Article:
Colorado Wildflower Safari
The word Safari comes from Swahili, "journey, expedition," and from Arabic, literally "referring to a journey," from safar "journey".
Colorado is a wildflower fantasy with more than 3,000 species of wildflowers springing up in its diverse landscape. Colorado’s endless scenic locations boast flowers that create picture-perfect carpets from the eastern plains to the southwest mountains. On lower elevations, like eastern plains (E.g. Pawnee National Grasslands), wildflowers start to bloom in April and May. On higher elevations, in the Rocky Mountains and southwestern Colorado (E.g. Great Sand Dunes National Park), wildflowers can be seen mainly through July and August.
There are a big number of hiking trails all across the state inviting you to go on a ‘safari’ to discover and photograph the beautiful and delicate wildflowers. We prepared this list with some of our favorite hiking trails (we have too many), what flowers you can find there and a brief description.
Is a 1.4 miles loop trail located in the Rio Grande National Forest near the town of Littleton, CO. The hike is relatively easy and perfect for families or beginners and is even stroller friendly. However, because the trail’s surface type is dirt, it can get muddy at certain times of the year, so be prepared and bring appropriate footwear and gear.
Late spring and early summer are the best seasons to visit for wildflower viewing, and hikers will be rewarded with a stunningly wide variety of flowers, including the Giant Scarlet Paintbrush.
Indian Paintbrush (Castilleja coccinea)
Bloom Time: May, Jun, Jul
Named for the clusters of spiky petals that resemble paintbrushes, with vivid colors that look as though they have been dipped in paint. They grow in forest clearings and grasslands across the Western and Southwestern United States. While the Indian Paintbrush comes in a variety of colors and over 200 species, you’ll most likely see the red and orange varieties in Colorado.
Giant Scarlet Paintbrush (Castilleja miniata)
Is a species of Indian Paintbrush known for growing up to about 31 inches tall.
The flowers of Indian Paintbrush are edible and were consumed in moderation by various Native American tribes as a condiment. However, these plants can absorb and concentrate selenium in their tissues from the soils in which they grow and can be potentially very toxic if the roots or green parts of the plant are consumed. Indian Paintbrush has similar health benefits to consuming garlic, though only if the flowers are eaten in small amounts and in moderation.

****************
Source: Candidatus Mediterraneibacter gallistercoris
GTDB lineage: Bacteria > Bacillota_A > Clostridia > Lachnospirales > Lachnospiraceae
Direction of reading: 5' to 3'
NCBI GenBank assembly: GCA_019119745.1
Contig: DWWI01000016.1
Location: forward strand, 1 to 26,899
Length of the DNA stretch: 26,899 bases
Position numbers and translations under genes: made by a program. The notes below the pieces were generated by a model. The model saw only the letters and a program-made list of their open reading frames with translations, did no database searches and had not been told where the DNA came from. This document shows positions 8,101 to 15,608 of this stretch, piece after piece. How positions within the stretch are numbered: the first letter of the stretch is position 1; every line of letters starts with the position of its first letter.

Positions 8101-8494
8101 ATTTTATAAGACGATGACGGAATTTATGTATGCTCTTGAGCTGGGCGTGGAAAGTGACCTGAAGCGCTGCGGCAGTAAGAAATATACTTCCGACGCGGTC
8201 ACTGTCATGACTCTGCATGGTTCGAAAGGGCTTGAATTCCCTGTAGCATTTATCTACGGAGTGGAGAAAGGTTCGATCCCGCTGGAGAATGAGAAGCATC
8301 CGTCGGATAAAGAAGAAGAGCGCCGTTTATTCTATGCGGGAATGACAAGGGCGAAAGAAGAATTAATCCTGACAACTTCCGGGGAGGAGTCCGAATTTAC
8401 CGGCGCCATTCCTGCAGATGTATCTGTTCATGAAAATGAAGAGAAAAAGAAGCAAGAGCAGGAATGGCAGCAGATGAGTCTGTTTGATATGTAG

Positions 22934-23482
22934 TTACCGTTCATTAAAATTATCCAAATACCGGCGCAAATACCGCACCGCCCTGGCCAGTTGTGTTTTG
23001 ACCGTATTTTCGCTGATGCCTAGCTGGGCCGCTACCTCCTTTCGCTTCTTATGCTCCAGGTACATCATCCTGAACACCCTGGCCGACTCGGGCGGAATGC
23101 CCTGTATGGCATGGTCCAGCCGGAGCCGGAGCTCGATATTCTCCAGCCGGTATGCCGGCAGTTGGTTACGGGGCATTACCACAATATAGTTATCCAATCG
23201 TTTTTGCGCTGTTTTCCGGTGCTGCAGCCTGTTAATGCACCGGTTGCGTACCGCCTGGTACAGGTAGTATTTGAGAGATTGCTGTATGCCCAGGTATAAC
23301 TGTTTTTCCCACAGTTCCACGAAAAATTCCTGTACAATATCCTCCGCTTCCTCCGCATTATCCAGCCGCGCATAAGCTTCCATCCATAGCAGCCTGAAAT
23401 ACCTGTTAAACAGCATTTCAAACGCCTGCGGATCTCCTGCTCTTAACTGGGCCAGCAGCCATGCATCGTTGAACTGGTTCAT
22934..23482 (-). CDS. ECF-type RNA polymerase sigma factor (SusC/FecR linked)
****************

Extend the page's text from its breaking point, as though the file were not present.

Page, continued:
A 1.5-mile trail for all ages leads hikers to the first Butte: a predominant geologic feature within the Pawnee National Grassland, the Buttes rise 300 feet above the prairie. The second Butte is on private land; if there is a gate, leave it the same way you found it. Many of the flowers can be found along the trail as you descend into the creek heading to the Western Butte. As the temperatures rise, different species take over which are more adapted to the drier, hotter weather, including Snow-on-the-Mountain and Lambert Locoweed.
On hot summer days, dehydration can sneak up on you faster than you might expect, so make sure to bring enough water for the hike.
Lambert Locoweed (Oxytropis Lambertii)
Bloom period: Jun, Jul, Aug, Sep
Also known as Purple Locoweed, this wildflower is quite common throughout the central United States in Semi-desert areas, Foothills and Montane. The plant grows from five to twenty inches tall, with numerous stems of flowers arising directly from the base of the plant.
Interesting fact: Locoweed is a common name given to some 300 species of the genera Oxytropis and Astragalus that produce a toxic alkaloid, swainsonine. The common name locoweed is derived from “loco” the Spanish word for crazy because locoweeds are toxic to livestock and can cause them to act “crazy.” Some horses become very depressed and sleepy. In humans, the plant was used to remedy constipation but better not to try this at home.
Colorado’s Wildflower Capital- Crested Butte
Hikers at Crested Butte (about 5 hours by car from Denver) don't simply come across mule's ear, lupine, and larkspur; they wade through them. The proliferation of shale soil, many pollinators, and decent moisture combine to produce flowers that can grow head-high.
In July, visitors can experience the 10 days Crested Butte Wildflower Festival (July 8-17, 2022), marking the peak season for wildflower viewing.